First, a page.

What are the main challenges in accessing corporate bond liquidity?

The need to maintain profits while continuously meeting regulatory requirements through balance sheet reduction has led dealers to act more as agents than principals. “Dealer velocity,” a metric that shows the rate of dealer balance sheet turnover, has increased dramatically over the past 15 years. Divergences in regulations and data availability have led to differences in transparency and liquidity in global credit markets. In this context, greater diversity in the number of sites and protocols provides additional ways to find liquidity, but also adds complexity and the need to invest in data and technology. The ability to aggregate and manage data has become critically important.

How does Dimensional partner with sell-side banks for liquidity provision, and how has that evolved?

Although we are working with a growing number of platforms and alternative liquidity providers, sell-side banks remain an important source of liquidity. Banks help bridge the gap between when a seller wants to sell and how long it takes to find a buyer, because fragmented credit markets always mean we may not be able to align perfectly. Banks add value, especially for more frequent transactions, block size and primary issuance.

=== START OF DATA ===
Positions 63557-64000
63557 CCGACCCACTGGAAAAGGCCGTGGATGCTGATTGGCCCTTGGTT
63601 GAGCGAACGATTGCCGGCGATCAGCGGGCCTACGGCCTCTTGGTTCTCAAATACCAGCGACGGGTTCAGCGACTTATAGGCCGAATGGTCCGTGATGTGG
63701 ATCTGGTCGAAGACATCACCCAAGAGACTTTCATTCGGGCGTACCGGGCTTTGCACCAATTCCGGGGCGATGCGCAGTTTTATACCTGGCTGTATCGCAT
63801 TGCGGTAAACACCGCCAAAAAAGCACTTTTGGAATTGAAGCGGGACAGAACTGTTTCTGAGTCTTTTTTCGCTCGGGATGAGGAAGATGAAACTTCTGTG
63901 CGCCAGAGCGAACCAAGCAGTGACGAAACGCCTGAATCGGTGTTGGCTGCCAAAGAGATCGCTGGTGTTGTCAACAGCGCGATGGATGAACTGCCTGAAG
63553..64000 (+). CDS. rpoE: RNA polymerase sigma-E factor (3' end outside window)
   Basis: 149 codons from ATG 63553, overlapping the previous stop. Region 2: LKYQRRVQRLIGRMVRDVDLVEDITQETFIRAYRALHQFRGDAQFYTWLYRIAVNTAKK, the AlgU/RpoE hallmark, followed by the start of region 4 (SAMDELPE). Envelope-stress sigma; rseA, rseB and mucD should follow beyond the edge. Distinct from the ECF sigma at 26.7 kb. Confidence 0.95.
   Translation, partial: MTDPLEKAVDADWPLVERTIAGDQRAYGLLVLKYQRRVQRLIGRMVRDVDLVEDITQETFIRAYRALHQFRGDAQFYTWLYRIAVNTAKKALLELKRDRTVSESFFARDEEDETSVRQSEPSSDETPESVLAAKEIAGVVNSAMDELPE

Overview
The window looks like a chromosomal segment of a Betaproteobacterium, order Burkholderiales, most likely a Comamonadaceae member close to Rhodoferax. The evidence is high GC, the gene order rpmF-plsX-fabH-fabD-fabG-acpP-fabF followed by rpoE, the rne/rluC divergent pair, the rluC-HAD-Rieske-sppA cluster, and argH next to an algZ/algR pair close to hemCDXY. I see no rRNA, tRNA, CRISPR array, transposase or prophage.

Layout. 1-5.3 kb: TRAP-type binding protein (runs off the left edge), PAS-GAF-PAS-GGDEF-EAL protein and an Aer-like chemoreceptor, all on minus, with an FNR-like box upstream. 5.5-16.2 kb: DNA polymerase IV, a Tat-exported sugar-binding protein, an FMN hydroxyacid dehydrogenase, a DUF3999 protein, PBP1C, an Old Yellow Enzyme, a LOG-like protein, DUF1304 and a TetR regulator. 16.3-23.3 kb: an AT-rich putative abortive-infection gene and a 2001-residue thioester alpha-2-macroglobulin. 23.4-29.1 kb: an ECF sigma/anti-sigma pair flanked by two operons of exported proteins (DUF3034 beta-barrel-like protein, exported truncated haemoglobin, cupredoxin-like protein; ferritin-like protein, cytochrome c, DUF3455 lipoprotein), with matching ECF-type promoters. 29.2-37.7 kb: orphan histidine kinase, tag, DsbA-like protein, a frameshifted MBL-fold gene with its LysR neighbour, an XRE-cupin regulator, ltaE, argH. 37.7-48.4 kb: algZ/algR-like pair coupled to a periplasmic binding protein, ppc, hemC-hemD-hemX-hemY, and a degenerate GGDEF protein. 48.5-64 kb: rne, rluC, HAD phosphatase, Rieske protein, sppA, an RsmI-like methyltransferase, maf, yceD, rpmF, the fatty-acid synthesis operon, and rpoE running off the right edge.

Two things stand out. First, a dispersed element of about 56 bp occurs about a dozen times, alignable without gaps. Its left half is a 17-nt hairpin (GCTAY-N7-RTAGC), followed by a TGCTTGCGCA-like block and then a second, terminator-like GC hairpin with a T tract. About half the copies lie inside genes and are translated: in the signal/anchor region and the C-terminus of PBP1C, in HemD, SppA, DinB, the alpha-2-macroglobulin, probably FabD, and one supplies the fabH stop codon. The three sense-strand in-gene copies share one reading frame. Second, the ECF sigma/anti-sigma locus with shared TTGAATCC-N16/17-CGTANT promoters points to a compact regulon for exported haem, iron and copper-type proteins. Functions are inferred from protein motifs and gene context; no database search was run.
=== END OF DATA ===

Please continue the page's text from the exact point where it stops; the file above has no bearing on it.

How does Dimensional partner with electronic trading platforms for liquidity provisioning, and how has this evolved?

Technology, regulation and changes in market structure have resulted in the electronicization of fixed income markets and a more diverse use of protocols and locations for accessing liquidity. Exchanges via electronic platforms represent around 90% of our total trading volume, compared to around 10% fifteen years ago. While most of our exchanges are still RFQs, electronicization has allowed our processes to become more data-informed and rules-based. It also allowed us to become liquidity providers rather than just liquidity seekers. With increased bond trading segmentation, we are moving to low-contact, fully automated trading for the most liquid segments of the markets.